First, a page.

See also volume II, Regulation of Cannabis Cultivation and Trade for Recreational Use: Positive Human Rights Obligations versus UN Narcotic Drugs Conventions, here. Both volumes can also be purchased as a set here.
What legal avenues do states have to regulate cannabis cultivations and trade for recreational use? This question has generated heated discussions in various societies, in political and academic discourses. Several states are considering adjusting or have adjusted their legal and policy approaches towards a more lenient regulation of cannabis cultivation and trade for the recreational user market.
This book addresses the legal question to what extent domestic initiatives involving the regulation of cannabis cultivation for recreational use are compatible with the relevant UN narcotic drugs conventions and European Union law. To this end, the book provides a comprehensive and detailed analysis of the UN Single Convention on Narcotic Drugs (1961), as amended by the Protocol in 1972, and the UN Convention against Illicit Traffic in Narcotic Drugs (1988). The relevant European law is also considered, particularly the so-called Schengen acquis (1985 Agreement and 1990 Implementation Agreement), the Joint Action on illegal drug trafficking (1996) and the Framework Decision on Illegal Drug Trafficking (2004). This analysis forms the basis for an evaluative framework for various initiatives that have advanced the regulation of cannabis cultivation for reactional use in several states, such as the ‘coffeeshop system’ in the Netherlands, the steps towards legalization of cannabis in several states in the Americas and Canada and the phenomenon of Cannabis Social Clubs.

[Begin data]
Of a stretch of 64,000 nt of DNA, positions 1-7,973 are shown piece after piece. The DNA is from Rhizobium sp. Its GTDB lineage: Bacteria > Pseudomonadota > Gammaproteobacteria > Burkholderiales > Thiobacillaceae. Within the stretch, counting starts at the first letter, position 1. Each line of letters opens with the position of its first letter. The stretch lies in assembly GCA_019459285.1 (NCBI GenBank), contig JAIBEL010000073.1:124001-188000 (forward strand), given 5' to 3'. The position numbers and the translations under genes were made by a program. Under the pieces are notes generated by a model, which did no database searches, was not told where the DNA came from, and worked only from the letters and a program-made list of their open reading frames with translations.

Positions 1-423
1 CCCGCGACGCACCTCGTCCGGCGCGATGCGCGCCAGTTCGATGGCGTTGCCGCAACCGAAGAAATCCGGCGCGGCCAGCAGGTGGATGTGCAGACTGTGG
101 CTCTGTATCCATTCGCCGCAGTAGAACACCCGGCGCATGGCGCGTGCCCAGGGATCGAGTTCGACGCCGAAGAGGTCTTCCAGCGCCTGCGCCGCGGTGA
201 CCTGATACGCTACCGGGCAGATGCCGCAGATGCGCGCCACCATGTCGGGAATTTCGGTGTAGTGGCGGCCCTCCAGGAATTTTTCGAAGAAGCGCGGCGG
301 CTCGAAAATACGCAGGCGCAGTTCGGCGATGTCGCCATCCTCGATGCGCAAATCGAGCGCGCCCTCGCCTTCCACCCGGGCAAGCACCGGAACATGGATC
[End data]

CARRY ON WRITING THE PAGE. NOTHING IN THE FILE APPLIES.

Piet Hein van Kempen, LLM, PhD, and Masha Fedorova, LLM, PhD, are Full Professors of Criminal Law and Criminal Procedure Law at the Faculty of Law of Radboud University, Nijmegen, the Netherlands.
There are no separate chapters available for this publication.